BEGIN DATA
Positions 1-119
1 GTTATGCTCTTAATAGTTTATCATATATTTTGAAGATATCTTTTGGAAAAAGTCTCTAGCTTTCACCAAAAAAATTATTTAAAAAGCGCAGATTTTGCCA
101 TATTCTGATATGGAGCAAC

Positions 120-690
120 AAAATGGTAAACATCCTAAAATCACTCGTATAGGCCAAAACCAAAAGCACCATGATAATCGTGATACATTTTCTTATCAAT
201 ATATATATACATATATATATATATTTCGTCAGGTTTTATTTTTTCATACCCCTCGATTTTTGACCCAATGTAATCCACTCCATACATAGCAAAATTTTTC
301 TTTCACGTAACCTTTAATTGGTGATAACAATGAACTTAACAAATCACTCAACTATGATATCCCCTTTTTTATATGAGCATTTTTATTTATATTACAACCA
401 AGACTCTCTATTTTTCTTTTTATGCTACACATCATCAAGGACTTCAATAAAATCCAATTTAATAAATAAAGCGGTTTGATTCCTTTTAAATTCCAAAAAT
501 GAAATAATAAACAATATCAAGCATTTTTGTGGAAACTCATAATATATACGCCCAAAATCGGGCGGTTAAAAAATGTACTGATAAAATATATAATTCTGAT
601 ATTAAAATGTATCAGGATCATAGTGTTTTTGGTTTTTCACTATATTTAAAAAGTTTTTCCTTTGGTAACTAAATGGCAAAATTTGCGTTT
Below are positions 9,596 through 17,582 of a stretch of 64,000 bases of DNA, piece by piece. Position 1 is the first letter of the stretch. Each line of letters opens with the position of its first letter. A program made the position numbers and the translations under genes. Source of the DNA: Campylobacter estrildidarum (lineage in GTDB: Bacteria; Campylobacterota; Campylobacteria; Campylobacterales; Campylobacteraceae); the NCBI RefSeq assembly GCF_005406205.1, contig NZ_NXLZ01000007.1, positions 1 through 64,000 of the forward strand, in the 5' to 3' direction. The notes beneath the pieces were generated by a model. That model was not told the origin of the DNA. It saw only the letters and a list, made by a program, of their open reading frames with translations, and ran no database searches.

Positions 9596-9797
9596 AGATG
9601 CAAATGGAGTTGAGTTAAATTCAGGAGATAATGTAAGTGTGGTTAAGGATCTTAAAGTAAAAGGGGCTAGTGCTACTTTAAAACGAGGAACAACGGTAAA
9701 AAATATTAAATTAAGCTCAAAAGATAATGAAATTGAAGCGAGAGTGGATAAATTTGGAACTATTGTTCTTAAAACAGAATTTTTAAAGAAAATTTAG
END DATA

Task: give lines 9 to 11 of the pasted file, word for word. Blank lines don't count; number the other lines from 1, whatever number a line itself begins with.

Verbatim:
501 GAAATAATAAACAATATCAAGCATTTTTGTGGAAACTCATAATATATACGCCCAAAATCGGGCGGTTAAAAAATGTACTGATAAAATATATAATTCTGAT
601 ATTAAAATGTATCAGGATCATAGTGTTTTTGGTTTTTCACTATATTTAAAAAGTTTTTCCTTTGGTAACTAAATGGCAAAATTTGCGTTT
Below are positions 9,596 through 17,582 of a stretch of 64,000 bases of DNA, piece by piece. Position 1 is the first letter of the stretch. Each line of letters opens with the position of its first letter. A program made the position numbers and the translations under genes. Source of the DNA: Campylobacter estrildidarum (lineage in GTDB: Bacteria; Campylobacterota; Campylobacteria; Campylobacterales; Campylobacteraceae); the NCBI RefSeq assembly GCF_005406205.1, contig NZ_NXLZ01000007.1, positions 1 through 64,000 of the forward strand, in the 5' to 3' direction. The notes beneath the pieces were generated by a model. That model was not told the origin of the DNA. It saw only the letters and a list, made by a program, of their open reading frames with translations, and ran no database searches.